By the mid-1920s, as Prohibition had been in place for several years with no sign of repeal, federal officials began to realize that they had a growing problem brewing underground, so to speak. While police had been rounding up the many gangs of male rum runners and bootleggers—the men who smuggled or transported illegal liquor across the border, or even just from one place to another—they had reason to believe that there was another, even more clandestine source of the illegal liquor transport in the country. And these bootleggers would be much harder to track down and much more complicated to search: women. They were wives, sisters and mothers, after all. And no one, quite literally, wanted to touch them.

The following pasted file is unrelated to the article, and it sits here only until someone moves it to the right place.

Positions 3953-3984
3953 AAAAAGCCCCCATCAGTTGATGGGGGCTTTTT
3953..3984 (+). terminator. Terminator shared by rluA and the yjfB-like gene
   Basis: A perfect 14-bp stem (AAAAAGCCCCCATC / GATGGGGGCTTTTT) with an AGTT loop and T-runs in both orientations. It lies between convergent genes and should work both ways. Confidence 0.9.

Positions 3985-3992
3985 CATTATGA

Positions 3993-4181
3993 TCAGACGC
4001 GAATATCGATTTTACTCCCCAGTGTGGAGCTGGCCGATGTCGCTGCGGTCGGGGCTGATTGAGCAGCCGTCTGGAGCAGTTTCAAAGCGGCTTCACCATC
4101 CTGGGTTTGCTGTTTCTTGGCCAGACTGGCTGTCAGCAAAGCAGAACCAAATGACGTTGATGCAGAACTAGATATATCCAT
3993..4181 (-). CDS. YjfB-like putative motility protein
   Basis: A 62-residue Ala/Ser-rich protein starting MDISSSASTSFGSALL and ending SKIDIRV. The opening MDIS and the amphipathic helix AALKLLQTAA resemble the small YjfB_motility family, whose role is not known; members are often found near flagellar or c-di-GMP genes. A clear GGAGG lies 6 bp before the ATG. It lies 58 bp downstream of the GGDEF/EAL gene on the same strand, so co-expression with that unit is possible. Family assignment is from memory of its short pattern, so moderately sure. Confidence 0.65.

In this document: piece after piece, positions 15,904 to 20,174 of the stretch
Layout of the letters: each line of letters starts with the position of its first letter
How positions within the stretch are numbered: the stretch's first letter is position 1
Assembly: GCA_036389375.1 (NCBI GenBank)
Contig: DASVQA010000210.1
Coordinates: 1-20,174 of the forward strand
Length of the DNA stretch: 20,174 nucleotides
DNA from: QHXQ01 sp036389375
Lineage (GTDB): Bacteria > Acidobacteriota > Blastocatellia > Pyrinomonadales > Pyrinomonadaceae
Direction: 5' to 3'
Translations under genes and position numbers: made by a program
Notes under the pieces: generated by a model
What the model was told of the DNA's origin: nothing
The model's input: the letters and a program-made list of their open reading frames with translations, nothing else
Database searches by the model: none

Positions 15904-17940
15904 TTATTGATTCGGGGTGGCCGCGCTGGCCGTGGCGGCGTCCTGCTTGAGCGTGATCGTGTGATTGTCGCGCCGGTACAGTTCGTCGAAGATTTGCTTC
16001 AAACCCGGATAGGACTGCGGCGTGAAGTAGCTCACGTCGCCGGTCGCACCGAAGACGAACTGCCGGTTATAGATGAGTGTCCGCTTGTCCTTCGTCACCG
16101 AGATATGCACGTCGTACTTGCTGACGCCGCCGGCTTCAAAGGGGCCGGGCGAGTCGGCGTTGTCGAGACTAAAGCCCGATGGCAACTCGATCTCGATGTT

In hindsight, the Prohibition was a big mistake, a terrible misread of human nature. The quest for a forbidden brew actually increased national consumptions by folds, showing bluntly that this law wasn’t working nor realistic.
It only takes a few look at historical photographs to discover how misplaced this law was and how far folks would go to circumvent it.